from the Inside Out
"money changes everything" calls to mind a common cultural
belief: if we just change the scenery of our lives, things
will be better. The grass is always greener "over there."
The culture says: money will make you happy. The culture also
says: if you're not happy, you need to make a change in some
external aspect of your life- change your income, your job,
your partner, your neighborhood. We strive to find something
outside ourselves that will finally enable us to feel important,
safe, wealthy, content, good enough.
The truth is, of course, that the grass
is rarely greener somewhere else. You might create or experience
a change in your life, yet you notice that many of your
problems are still there. You get a new job, start a new
company, or inherit money, but you soon find the same old
frustrations. You begin a new relationship, but after awhile
are trapped in old patterns of conflict and resentment.
You finally get that increase in income, yet you don't end
up with the surplus you had anticipated. (Earn More, Spend
More = Still Not Satisfied)
You might find yourself saying, "if only"
(If only I had never inherited, If only I had made a better
career choice, If only I could take some time off) or "I'll
be happy when . . . " (I get a bigger house, I lose twenty
more pounds, I make the next million). When we hear ourselves
using these phrases, they are clues to our own dissatisfaction.
We rarely find what we are looking for when
we focus solely on changing the external circumstances of
our lives. To make any change that is ultimately satisfying,
we need to make shifts on the inside that support desired
changes on the outside.
For example, after years of moving from
one company to another, yet never finding one that totally
suited me, I became convinced that I would only be happy
when I became self-employed. While many aspects of self-employment
were appealing to me, there were a number of challenges
as well. Because I didn't clearly see my own ambivalence
about being self-employed, I walked right into opportunities
for self-sabotage. Being selfemployed turned out to be more
challenging than I had expected. Although the "highs" were
way up there, the lows were equally far in the other direction.
It truly tested my mettle. It forced me to grow in ways
I never anticipated.
Some years later, I am now successfully
self-employed and happy in my career. What led me to this
place of resolution was resolving my own inner contradictions.
The approach I have used is based on the work of Leslie
Temple-Thurston, who writes in her book,
that we are polarized within ourselves around
many issues. Our unresolved emotions (about money and other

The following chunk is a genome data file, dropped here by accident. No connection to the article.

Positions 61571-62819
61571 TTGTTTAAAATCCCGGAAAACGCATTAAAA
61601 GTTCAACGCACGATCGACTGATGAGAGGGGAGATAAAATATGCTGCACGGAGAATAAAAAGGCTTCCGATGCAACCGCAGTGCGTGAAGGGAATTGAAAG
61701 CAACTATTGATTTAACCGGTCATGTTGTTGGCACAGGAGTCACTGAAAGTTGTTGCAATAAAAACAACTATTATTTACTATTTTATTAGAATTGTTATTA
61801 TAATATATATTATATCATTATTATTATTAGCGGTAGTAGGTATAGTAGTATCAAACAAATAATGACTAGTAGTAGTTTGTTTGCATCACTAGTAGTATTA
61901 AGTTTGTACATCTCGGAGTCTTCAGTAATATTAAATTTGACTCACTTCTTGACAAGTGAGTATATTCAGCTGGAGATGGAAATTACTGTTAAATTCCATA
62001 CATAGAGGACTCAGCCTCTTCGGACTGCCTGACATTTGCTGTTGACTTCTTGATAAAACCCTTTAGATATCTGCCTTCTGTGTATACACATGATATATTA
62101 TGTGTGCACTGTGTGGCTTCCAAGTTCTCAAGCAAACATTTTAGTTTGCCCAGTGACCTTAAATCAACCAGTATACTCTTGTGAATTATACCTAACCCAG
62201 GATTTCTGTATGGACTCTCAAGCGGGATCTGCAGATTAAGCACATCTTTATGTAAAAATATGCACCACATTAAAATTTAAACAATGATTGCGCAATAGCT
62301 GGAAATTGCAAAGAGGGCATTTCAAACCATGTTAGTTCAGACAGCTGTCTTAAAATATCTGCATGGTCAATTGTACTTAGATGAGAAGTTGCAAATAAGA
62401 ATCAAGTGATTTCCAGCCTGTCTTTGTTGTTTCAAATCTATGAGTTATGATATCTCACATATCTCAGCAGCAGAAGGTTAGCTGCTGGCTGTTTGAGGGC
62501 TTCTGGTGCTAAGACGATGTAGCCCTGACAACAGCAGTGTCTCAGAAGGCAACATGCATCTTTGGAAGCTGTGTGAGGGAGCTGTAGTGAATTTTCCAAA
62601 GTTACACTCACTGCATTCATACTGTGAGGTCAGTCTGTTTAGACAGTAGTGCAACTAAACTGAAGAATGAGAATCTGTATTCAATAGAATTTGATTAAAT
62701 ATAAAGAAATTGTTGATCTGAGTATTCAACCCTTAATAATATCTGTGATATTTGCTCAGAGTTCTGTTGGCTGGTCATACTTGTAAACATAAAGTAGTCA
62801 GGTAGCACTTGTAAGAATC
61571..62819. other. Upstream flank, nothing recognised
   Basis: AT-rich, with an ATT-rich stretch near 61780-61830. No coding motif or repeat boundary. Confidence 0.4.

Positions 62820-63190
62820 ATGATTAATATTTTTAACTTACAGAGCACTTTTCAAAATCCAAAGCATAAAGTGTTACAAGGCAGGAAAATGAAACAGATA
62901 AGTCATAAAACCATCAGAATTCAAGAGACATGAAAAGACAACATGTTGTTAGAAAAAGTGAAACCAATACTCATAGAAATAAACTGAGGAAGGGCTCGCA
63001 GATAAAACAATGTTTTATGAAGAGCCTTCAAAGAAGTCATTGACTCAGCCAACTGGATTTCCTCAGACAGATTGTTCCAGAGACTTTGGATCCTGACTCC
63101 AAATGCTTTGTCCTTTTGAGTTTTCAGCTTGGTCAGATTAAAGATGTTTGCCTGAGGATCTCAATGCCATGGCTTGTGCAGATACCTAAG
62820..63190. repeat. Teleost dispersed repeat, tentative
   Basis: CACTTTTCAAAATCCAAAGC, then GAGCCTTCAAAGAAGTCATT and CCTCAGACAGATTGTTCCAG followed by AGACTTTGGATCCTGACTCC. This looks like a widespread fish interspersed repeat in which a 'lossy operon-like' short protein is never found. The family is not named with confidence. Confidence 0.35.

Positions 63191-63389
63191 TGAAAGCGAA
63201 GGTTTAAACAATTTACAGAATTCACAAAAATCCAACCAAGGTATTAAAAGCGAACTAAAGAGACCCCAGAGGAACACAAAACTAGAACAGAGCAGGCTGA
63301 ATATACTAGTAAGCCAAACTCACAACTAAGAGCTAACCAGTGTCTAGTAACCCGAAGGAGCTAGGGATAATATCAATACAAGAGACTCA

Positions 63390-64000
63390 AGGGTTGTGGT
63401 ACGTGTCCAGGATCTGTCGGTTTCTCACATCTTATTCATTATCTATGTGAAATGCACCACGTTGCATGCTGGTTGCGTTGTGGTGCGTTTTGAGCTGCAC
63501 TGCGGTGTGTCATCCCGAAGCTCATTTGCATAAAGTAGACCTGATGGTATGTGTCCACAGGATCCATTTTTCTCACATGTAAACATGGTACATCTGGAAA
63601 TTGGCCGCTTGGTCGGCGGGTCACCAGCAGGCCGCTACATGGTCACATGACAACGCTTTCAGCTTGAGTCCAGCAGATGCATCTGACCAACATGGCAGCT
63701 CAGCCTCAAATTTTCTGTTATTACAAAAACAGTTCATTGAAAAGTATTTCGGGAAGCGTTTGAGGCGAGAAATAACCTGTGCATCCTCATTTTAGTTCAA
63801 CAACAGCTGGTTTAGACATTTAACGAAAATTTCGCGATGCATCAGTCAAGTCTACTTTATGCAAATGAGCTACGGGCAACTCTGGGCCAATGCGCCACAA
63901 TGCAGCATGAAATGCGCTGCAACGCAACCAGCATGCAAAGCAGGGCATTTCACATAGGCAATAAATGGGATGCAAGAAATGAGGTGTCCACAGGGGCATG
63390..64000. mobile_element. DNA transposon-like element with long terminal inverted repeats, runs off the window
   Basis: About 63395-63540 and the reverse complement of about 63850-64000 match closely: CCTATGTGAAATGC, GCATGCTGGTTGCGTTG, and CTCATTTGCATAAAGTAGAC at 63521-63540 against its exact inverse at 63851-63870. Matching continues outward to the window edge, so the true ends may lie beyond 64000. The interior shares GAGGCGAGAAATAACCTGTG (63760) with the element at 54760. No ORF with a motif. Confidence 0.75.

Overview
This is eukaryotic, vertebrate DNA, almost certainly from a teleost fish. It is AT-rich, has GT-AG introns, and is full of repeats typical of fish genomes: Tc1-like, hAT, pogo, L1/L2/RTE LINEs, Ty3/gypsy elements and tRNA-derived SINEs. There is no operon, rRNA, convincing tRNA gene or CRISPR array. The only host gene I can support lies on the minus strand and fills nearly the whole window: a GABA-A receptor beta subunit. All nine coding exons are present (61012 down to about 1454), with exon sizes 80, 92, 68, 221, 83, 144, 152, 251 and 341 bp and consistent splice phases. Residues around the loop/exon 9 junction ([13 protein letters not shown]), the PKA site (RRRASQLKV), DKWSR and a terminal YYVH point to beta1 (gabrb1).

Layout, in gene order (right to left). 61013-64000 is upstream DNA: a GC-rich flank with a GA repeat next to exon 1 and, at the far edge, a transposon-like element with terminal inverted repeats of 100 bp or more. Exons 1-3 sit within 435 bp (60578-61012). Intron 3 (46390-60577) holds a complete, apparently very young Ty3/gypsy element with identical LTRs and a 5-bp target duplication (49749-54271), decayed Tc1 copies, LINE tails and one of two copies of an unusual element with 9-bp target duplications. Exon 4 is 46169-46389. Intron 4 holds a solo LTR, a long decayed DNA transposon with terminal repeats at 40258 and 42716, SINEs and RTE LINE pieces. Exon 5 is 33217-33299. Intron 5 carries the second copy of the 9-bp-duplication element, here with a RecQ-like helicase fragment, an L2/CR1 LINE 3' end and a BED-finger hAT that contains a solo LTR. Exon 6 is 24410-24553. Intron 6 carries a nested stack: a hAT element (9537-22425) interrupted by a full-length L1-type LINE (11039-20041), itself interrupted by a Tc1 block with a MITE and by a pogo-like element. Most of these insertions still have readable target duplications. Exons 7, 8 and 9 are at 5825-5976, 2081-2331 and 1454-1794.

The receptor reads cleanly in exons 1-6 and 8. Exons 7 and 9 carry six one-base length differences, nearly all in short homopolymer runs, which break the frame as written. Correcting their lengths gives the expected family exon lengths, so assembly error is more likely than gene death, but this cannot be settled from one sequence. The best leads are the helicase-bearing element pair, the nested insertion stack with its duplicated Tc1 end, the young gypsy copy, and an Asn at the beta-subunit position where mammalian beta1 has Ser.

matters) keep us moving from one side of a polarity to another,
e.g. happy/sad, secure/insecure, wealthy/poor, contented/restless.
For example, if you haven't resolved your
own contradictory emotions and beliefs about your spending
choices, you might spend lots of money on a luxurious lifestyle,
but you're still not happy. So you think, "If this doesn't
make me happy, then I'll live simply instead." So you change
your lifestyle-- you go in the opposite direction. But you
may still not feel fulfilled, because you've only shifted
to an opposite polarity. You still haven't resolved your
inner ambivalences about your spending and lifestyle choices.
No matter which polarity you're playing
out in your life, unless you resolve and integrate the opposing
feelings within yourself, you'll either get stuck continually
re-experiencing the problems associated with that polarity
or you'll go in the opposite direction, and that won't make
you any happier-and you still won't be fully aligned with
your life choices, so you won't be able to harness the power
they hold to bring good to the world.
Temple-Thurston offers an exercise to integrate
these polarities. It has produced amazing results for me,
as well as for my coaching clients. The idea behind it is
that by making conscious the ambivalences we have inside
ourselves, we can integrate them; this not only relieves
our emotional tension around a given issue, but things in
our "outer" life end up changing, too. We're no longer stuck
in our old, unfulfilling or ineffective patterns, because
we're changing our lives from the inside out, not vice versa.
By Elyse Hope Killoran
Elyse Hope Killoran is a professional
coach who works with clients to enhance fulfillment in career,
finances, and relationships. She is founder of Women's U.,
the first virtual university for women, and is a mentor
coach for Coach University.
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